Michelle and I attended a Rioja Red tasting at Party Source this past weekend and with her sinus infection, I get to share my notes from the afternoon. The session was led by Mark Maher of Cutting Edge Selections.
Back in November, we attended a Spanish wine seminar led by Doug Frost (MS, MW). Spanish wines were a revelation for us, with remarkable taste for value, and we’ve been steadily tasting them ever since.
Rioja is one of the best known regions of Spain. It was one of the first to begin producing wine for international sale. As with most Spainish wines, the Reserva and Gran Reserva designations are now being released after aging at the winery for the last 3-10 years. Spanish wineries will age the wines locally from some of the better years. This ensures that your investment in the bottle of older wine is safe as the quality will usually match the price. Buying wine to age yourself could cause problems as no one likes popping open a nice old wine and finding out the it has turned.
Here’s a list of what we tasted, with the full review after the jump:
Because it was an all red tasting, we tasted in a Spanish white for good measure when we returned home.
Note that Shel’s tasting notes are slightly skewed due to a cold living in her nose.
Sierra Cantabria Rioja 2004 ($9.99 at Party Source): The youngest red we tasted was a nice tinto joven, which is a red meant to be consumed young. This had a soft, velvety and plum flavor and a nice relaxed flavor. It had all the characteristics of Tempranillo and used French oak. This wine was made in an Old World style and is at its peak now. As I mentioned earlier, one of the nice things about Spanish wines is that the winery will take care of the aging and release the wine when it is ready. Old world wines also tend to have lighter or softer flavor as opposed to the bold, fruity and oakey wines that the new world (I’m talkin’ about you California) is known to make. On the younger made wines, Spanish wineries will sometimes use used french oak barrels in order to round out the wines.
Sierra Cantabria Especial 2001 (S21.99 at Party Source)
This is the next step in Sierra Cantabria selection and represents a New World style. New oak was used and gave this wine a earthy character with a heavy fruit forward flavor. The finish was heavy tannic and green peppers. This was a nice showing for how versatile Tempranillo is when combined with different production styles. I didn’t like this one as much as the last, but the tannins were able to cut through the tight sinuses Michelle had. My thought is to stick with the 9.99 offering for the value.
Muga Rioja Reserva 2002 ($23.99 at Party Source)
Mark shared an interesting story about Muga. Apparently, Muga prefers to use midwestern oak when making their wines. So the preferred oak is not just American, but specifically Kentucky and Ohio. The nose had heavy blackberry and other berry characteristics, with a nice smooth and relaxing flavor. The finish was all berry and no alcohol at all. This was a nice smooth wine that is fined with egg whites. For a wine that Mark referred to as the worst vintage in the 2000, this one was my favorites of the tasting.
Ramirez de la Piscina Gran Reserva 1998 ($32.99 at Party Source)
This Gran Reserva was the oldest vintage we tasted. Gran Reserva indicates the wine was aged at the winery for at least 10 years with 30 months in used french oak. This aging gave the wine a brownish tint and a nose of leather and cedar. This 100% Tempranillo, released within the past year, is once again at it’s peak. The aging gave this wine a flavor of raisin and just an overall well rounded flavor.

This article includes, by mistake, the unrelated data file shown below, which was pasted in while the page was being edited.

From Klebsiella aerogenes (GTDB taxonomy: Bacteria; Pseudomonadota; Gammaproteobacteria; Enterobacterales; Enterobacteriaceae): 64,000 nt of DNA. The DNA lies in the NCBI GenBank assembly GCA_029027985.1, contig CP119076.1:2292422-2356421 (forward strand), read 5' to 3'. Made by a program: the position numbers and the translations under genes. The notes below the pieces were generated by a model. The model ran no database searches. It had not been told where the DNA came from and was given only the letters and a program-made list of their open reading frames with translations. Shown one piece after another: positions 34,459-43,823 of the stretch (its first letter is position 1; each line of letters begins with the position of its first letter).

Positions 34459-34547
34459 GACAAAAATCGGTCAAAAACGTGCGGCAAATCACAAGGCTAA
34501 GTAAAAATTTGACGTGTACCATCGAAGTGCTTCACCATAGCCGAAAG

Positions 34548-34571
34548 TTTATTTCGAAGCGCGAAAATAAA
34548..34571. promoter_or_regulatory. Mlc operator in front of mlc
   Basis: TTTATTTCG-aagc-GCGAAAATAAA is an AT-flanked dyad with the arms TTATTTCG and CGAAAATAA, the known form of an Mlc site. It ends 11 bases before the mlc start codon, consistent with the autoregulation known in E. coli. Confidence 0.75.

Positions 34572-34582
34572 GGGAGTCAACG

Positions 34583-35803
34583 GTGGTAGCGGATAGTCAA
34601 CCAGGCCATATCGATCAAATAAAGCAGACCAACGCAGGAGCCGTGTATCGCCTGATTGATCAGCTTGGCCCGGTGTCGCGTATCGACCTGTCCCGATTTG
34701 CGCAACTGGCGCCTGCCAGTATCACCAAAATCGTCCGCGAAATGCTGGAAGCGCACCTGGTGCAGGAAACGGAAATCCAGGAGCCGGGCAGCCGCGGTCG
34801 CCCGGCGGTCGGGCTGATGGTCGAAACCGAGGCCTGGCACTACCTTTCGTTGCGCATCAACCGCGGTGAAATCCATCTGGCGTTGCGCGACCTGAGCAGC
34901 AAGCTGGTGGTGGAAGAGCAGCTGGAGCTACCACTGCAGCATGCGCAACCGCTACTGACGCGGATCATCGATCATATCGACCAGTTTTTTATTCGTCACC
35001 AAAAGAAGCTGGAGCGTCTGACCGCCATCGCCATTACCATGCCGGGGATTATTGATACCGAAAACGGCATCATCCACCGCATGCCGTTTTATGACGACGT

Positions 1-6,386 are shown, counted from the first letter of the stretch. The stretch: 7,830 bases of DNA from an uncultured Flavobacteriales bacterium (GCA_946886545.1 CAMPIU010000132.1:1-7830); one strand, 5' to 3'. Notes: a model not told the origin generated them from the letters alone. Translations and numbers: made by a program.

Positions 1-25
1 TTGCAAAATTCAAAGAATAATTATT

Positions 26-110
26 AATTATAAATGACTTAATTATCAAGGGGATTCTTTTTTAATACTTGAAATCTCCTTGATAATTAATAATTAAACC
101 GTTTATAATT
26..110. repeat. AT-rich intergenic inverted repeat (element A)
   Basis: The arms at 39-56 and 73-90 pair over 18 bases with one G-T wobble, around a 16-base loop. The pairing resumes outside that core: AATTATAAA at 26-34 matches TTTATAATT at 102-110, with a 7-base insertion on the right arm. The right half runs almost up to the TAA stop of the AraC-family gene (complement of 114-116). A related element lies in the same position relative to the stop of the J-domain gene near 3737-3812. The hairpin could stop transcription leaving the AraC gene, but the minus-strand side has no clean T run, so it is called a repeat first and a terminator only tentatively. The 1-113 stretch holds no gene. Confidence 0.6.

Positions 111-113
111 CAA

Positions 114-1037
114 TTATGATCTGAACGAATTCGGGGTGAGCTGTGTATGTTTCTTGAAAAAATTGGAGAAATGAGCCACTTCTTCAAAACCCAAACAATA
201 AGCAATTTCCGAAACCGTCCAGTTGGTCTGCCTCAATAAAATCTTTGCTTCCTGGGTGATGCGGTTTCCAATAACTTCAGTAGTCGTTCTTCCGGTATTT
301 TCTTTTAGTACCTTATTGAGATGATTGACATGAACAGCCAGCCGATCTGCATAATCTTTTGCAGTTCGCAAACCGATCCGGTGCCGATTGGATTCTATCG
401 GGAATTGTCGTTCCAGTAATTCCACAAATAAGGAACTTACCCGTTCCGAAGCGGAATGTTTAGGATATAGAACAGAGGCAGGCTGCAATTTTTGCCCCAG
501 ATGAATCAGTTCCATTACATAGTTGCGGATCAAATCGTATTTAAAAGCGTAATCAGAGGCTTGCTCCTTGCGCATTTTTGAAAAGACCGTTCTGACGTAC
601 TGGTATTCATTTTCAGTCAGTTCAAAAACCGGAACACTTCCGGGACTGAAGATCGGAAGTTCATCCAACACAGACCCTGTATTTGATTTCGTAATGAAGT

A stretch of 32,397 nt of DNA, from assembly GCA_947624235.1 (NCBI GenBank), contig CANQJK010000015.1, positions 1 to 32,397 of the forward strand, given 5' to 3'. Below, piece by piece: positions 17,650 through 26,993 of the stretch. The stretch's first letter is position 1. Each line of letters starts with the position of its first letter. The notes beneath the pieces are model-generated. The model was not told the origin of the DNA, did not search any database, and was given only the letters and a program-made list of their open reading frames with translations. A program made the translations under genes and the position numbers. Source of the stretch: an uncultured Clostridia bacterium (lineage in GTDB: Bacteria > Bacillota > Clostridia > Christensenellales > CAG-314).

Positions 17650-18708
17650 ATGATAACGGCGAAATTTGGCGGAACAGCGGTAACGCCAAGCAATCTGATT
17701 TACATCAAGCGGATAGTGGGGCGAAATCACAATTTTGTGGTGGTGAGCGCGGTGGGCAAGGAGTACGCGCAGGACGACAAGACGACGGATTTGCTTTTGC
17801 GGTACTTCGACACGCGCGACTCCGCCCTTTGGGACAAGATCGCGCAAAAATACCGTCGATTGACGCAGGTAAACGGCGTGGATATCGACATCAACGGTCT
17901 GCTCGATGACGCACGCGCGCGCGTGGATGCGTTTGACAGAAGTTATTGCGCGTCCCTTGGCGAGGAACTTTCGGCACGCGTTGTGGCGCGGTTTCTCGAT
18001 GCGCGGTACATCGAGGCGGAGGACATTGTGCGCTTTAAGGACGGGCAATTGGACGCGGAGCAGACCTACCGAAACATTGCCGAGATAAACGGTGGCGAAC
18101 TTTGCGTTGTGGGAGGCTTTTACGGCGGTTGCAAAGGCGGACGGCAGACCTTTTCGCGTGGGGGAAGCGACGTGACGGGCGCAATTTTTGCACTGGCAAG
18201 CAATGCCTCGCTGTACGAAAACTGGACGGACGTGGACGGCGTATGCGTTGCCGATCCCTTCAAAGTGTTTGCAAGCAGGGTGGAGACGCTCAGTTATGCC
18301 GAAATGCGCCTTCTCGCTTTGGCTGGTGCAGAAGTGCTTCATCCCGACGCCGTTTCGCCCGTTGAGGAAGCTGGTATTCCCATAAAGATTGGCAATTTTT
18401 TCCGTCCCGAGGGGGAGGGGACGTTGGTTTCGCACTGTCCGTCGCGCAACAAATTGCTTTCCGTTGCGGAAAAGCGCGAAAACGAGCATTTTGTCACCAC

Remulluri Rioja 2001 ($30.99 at Party Source)
I was looking forward to another display of what the Spanish 2001 would bring us. However, I was not impressed. I found this to the the most peppery and least structured of the wines we tasted. I think we tasted it exactly when it should be tasted but after the last 4 wines I found it wanting. The nose was all green peppers and really came in a lot stronger, yet the flavor was almost too juicy for me. It grew on Michelle as she drank it and she ended with a better impression than I did.
Shel (with sinuses):
San Vicente Rioja 2001 ($46.99 at Party Source)
The last wine of the night received a 93 from Robert Parker. We noted this as the biggest and boldest of the wines. It should last for at least another 7 years at the same level. The nose was once again cherry and leather with a hint of chocolate to distinguish the flavor for me. Michelle noted a light finish, where as I concentrated on the velvety nature.
A few final thoughts from Mark on Spanish vintages, through 2003:
94-96, 01 – Good
98,99,00 – Okay years
Other Years – Can be tricky based on the producer.
As of right now,I have not had a bad 2005 from Spain and I have been trying a wide selection of locally available offerings from that year.
As an added bonus, here’s a quick review of the 2005 Muga White, which we picked up after the tasting but was not included in the session. This had nice light Spring/Summer characteristics with smell of apples, lemon and a light grass. The flavor had a very light oak flavor while Michelle tasted vanilla along with some lemon holdover. The finish was crisp with a slight lingering oil feel. I wanted to make sure I included a white wine to complete our view of the Rioja region of Spain. It’s a good patio wine.
Any other suggestions from Rioja? Other areas of Spain? What else are we missing or should look at for this newly exposed area of the wine producing world?
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